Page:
1. A stable alkaline detergent composition for use in machine dishwashing, machine bottlewashing and in general purpose heavy duty cleaners consisting essentially of (1) a mixture of sodium hydroxide, anhydrous sodium metasilicate and sodium carbonate, (2) a defoaming nonionic surfactant selected from the group consisting of (A) the reaction product of one mole n-C H OH with 30 moles ethylene oxide and 50 :moles propylene oxide,

(B) the reaction product of one mole didodecylphenol with moles ethylene oxide and moles propylene oxide,

(C) the reaction product of one mole water with about 45 moles propylene oxide, about moles ethylene oxide and finally with about 60 mole-s propylene oxide,

(D) a highly branched amine oxyalkylate, and

(E) a methyl ether derivative of the reaction product of t-octylphenol and about 17 moles ethylene oxide, and

(3) an antioxidant selected from the group consisting of (A) 1,Z-dihydro-6-ethoxy-2,2,4-trimethyl quinoline,

(B) Phenothiazine,

(C) t-butylphenol-formaldehyde resin,

(D) 2,2methylene bis-(4-methyl 6 t butylphenol),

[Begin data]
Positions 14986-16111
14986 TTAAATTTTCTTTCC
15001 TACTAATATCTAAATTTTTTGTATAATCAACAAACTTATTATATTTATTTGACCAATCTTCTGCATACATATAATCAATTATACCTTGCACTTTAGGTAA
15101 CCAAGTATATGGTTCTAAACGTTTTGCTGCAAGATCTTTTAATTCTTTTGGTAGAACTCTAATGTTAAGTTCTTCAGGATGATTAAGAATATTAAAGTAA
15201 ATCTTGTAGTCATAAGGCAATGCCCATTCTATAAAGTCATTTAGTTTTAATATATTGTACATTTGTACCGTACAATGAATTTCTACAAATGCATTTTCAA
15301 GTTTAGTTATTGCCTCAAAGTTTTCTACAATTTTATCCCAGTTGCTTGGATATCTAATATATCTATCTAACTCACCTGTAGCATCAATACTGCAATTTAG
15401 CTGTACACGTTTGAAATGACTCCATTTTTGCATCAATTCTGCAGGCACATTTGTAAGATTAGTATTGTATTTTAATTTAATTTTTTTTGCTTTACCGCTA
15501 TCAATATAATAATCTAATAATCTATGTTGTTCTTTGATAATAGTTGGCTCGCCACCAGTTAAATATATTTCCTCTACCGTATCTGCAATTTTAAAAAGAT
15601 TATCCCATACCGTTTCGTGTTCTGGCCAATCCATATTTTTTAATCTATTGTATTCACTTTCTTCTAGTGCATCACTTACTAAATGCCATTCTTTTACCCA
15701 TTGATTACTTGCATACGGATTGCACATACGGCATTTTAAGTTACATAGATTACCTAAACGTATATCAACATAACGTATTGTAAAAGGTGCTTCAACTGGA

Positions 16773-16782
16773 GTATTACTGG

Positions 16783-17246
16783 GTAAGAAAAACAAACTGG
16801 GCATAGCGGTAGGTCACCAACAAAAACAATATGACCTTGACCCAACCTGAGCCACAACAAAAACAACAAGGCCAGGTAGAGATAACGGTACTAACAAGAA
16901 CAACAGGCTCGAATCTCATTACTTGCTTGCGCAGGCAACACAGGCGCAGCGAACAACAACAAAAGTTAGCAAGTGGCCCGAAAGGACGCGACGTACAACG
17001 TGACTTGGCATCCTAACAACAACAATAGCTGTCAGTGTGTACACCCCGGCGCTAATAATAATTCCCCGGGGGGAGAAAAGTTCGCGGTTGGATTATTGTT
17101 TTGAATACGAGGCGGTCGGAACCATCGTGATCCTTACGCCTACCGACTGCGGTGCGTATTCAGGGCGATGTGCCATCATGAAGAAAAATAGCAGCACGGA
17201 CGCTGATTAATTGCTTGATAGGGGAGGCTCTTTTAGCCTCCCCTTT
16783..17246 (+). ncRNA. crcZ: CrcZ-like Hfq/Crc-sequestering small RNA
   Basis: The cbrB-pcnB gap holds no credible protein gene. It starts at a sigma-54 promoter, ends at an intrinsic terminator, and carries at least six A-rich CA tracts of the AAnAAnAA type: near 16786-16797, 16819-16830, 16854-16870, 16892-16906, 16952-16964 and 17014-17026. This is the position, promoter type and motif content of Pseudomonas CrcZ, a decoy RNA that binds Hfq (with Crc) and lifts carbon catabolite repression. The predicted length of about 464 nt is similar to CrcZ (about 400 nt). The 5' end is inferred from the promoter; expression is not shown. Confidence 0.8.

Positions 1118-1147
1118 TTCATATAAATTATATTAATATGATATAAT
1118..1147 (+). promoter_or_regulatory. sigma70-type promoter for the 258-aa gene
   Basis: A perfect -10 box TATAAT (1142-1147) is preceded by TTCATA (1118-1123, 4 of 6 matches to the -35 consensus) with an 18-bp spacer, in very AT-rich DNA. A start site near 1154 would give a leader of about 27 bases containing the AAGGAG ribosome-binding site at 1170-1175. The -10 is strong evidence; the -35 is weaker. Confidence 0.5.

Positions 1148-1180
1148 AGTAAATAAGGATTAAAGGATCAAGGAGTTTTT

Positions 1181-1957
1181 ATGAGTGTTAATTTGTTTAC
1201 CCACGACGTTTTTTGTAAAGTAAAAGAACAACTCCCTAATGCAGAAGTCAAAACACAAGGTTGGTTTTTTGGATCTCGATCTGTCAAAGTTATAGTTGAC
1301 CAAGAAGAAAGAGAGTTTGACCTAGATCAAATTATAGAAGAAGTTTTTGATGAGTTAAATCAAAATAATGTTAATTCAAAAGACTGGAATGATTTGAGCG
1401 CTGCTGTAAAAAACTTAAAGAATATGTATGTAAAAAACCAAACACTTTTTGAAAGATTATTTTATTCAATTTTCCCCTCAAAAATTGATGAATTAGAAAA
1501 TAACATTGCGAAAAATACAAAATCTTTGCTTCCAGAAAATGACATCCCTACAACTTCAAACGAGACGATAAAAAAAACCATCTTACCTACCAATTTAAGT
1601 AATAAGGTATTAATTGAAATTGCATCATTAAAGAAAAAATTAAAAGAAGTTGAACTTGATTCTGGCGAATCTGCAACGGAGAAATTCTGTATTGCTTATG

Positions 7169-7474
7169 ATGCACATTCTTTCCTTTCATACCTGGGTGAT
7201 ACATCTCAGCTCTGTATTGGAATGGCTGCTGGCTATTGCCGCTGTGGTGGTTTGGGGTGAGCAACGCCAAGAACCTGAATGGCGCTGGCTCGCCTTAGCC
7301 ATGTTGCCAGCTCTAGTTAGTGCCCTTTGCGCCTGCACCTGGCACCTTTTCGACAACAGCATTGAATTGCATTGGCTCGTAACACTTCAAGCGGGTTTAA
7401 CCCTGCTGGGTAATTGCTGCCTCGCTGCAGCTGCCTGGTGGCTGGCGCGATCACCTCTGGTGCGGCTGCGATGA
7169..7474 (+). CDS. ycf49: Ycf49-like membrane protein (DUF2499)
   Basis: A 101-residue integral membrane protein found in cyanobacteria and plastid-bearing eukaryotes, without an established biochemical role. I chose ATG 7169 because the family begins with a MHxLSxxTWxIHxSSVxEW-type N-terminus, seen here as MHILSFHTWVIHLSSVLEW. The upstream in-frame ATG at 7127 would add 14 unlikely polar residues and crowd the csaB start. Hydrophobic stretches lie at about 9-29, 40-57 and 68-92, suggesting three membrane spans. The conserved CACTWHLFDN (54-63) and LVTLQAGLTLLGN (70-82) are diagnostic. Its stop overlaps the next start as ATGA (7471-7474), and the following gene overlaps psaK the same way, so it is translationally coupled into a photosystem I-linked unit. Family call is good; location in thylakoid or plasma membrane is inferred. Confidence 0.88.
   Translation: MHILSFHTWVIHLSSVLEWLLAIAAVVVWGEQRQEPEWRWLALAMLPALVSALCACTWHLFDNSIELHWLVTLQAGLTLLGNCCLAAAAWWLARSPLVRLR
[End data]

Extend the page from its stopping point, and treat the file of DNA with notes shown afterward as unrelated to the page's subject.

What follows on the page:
(E) dicyclohexy-lamine,

(2) being present in an amount of 15% by weight of (1), said antioxidant being present in an amount suflicient to reduce, inhibit and prevent the degradation of said nonionic surfactant, whereby said nonionic surfactant is rendered stable thereby providing a stable alkaline detergent composition.

References Cited UNITED STATES PATENTS 3,168,478 2/11965 Stefcik 252-156 2,976,248 3/1961 Otrhalek 252-'156 3,078,230 2/1963 Cyba 25240'1 OTHER REFERENCES Arthur and Elizabeth Rose, The Condensed Chemical Dictionary, ninth edition, 1961, pp. 231, 391.

MURRAY KATZ, Primary Examiner.

L. D. ROSDOL, Examiner.

B. BETTIS, Assistant Examiner.

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U.S. Classification510/219, 510/500, 510/492, 510/499, 510/506, 510/475, 510/505, 510/220, 252/404
International ClassificationC11D1/72, C11D3/395, C11D3/06, C11D3/16, C11D3/075
Cooperative ClassificationC11D1/72, C11D3/3958, C11D3/075, C11D3/16
European ClassificationC11D3/16, C11D3/395J, C11D1/72, C11D3/075